Mr. Smith steps down

Howard Rosenberg took a 12-year flyer in politics. Now he reports on what it was like.

Howard Rosenberg: The scowl can be deceptive.

Howard Rosenberg: The scowl can be deceptive.

Photo by Lauren Randolph

Howard Rosenberg’s New England accent is less pronounced than many, but he still has problems with some words. A short A, for instance, hangs him up. Can’t comes out cawn’t.

So, naturally, that was a problem for him when he moved to Nevawda.

For a very long time, he resisted even trying to change. Then came a day at a Nevada Board of Regents meeting. Rosenberg was a member of the board, and by then he had been in Reno for two or three decades.

“At the board, Dr. [Jane] Nichols had a group come up to give us a report on some stuff that we really needed to consider. And the man that was part of this two-person team, every other word out of his mouth was Nevawda this and Nevawda that. And it jarred me, every time I heard it.”

“So when, you know, we had a break, she [Nichols] walked over … I said, ‘Is that what it sounds like?’ She said, ‘Yeeeess.’ I said, ‘From now on it will be Nevadda.’ ”

In the environs of a regents meeting, he decided to stop resisting changing his pronunciation of Nevada. It was not the only time he found himself changing as a result of being a regent.

Fight to serve

Rosenberg came to the University of Nevada, Reno on a temporary gig in the 1970s, replacing a professor who was on sabbatical. He had every intention of going right back to Boston when it was over. But the professor never returned from sabbatical, and Rosenberg found himself falling in love with Nevada. He stayed.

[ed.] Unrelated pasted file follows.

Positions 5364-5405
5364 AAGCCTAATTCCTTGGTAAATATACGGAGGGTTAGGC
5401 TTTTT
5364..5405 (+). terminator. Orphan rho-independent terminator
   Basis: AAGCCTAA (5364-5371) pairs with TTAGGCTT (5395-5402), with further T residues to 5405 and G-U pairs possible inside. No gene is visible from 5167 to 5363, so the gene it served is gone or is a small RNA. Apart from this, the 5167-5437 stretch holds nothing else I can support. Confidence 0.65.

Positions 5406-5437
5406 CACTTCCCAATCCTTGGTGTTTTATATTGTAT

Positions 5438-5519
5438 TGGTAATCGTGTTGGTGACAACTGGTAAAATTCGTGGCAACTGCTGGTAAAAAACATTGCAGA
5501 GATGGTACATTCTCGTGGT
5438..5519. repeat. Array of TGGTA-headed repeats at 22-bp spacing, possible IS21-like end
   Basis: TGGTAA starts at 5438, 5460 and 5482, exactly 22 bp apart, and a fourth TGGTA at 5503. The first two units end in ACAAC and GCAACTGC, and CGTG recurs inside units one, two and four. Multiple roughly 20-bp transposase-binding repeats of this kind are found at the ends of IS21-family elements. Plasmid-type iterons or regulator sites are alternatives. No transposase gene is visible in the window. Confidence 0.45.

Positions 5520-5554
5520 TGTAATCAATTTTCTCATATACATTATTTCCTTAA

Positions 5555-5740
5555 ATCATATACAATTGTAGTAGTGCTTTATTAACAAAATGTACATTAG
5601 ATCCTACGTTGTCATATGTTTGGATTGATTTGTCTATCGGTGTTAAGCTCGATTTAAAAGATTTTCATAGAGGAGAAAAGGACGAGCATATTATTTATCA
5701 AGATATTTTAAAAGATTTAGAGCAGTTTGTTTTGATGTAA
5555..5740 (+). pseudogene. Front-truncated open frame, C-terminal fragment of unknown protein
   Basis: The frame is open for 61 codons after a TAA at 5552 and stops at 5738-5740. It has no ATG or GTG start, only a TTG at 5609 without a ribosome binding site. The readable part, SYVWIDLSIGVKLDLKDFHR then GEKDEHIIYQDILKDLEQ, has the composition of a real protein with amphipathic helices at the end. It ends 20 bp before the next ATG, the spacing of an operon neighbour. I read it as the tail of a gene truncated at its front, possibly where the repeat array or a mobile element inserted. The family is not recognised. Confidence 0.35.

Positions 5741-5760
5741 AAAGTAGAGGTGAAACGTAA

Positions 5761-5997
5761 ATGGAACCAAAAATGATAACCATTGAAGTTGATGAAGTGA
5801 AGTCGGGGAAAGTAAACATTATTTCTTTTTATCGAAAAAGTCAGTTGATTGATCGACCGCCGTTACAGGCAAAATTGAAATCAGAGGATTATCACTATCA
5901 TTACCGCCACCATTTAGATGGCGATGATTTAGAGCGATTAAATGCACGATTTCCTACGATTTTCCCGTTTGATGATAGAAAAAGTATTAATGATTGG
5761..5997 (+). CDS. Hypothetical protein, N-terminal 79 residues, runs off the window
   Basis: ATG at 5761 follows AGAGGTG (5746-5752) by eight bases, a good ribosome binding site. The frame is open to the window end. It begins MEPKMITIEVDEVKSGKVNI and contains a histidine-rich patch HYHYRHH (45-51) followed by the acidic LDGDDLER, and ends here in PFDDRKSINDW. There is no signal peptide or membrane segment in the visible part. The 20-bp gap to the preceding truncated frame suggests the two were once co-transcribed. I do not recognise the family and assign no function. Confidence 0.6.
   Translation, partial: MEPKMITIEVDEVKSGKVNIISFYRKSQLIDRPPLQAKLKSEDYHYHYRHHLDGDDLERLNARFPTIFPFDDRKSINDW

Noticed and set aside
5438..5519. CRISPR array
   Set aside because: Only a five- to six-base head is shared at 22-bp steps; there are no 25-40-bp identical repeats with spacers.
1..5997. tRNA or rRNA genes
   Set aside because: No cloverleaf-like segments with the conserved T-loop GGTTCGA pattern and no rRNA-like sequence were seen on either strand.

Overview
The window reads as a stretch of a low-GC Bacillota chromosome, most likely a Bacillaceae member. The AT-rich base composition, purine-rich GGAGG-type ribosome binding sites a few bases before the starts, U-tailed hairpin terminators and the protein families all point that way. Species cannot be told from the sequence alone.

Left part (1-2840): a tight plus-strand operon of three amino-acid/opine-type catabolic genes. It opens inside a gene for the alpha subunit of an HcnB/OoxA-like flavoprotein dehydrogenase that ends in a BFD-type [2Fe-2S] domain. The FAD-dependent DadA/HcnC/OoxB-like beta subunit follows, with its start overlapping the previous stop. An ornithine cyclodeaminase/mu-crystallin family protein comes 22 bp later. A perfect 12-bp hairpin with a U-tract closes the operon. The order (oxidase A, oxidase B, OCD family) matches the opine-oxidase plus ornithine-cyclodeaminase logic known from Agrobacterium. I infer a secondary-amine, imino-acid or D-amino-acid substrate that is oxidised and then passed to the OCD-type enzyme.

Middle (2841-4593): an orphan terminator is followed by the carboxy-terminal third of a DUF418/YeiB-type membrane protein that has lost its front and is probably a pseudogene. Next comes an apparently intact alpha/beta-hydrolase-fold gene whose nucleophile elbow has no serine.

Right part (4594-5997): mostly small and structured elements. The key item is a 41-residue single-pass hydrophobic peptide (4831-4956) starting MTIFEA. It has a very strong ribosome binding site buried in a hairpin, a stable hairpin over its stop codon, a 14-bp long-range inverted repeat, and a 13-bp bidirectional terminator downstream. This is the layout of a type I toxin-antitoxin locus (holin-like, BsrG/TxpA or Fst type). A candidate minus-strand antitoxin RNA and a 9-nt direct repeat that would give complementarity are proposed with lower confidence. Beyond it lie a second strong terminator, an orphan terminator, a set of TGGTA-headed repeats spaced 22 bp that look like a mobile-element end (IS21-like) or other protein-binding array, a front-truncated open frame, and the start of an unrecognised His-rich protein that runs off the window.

He is an art professor and became well-known on campus for his cinema classes.

He developed an intense loyalty to students, championing their needs at every turn. The students came first, even when it meant sacrificing some of his own plans.

He is a person of strong opinions, including about those who governed the campus system and the students, and in 1996, he decided to run for the Board of Regents, which runs higher education in the state.

It was a novel idea. He was not the first professor to run for the job, but he was the first to win.

His election was a breeze, which came as a surprise to the rich and powerful. A faculty leader was overheard one day telling someone on the phone that Rosenberg’s candidacy was hopeless—“I don’t know why he’s running.” Rosenberg’s opponent was an influential alumnus married to a casino lobbyist. She later attributed her defeat to the fact that Rosenberg had once done movie reviews on Reno television and thus had high name recognition. But the real reason, political consultants said, was that he made one spartan television spot, just him in a classroom talking straight into the camera. By the standards of political advertisements, it was primitive, but his sincerity as he talked movingly about the students came across loud and clear. It was the best TV commercial of Nevada’s political year, and while his opponent’s supporters were surprised at Rosenberg’s win, political pros saw it coming a mile away.

When he won, he invoked the name of his friend Frank Capra. It was like being in a Capra movie to win the regent post, he said.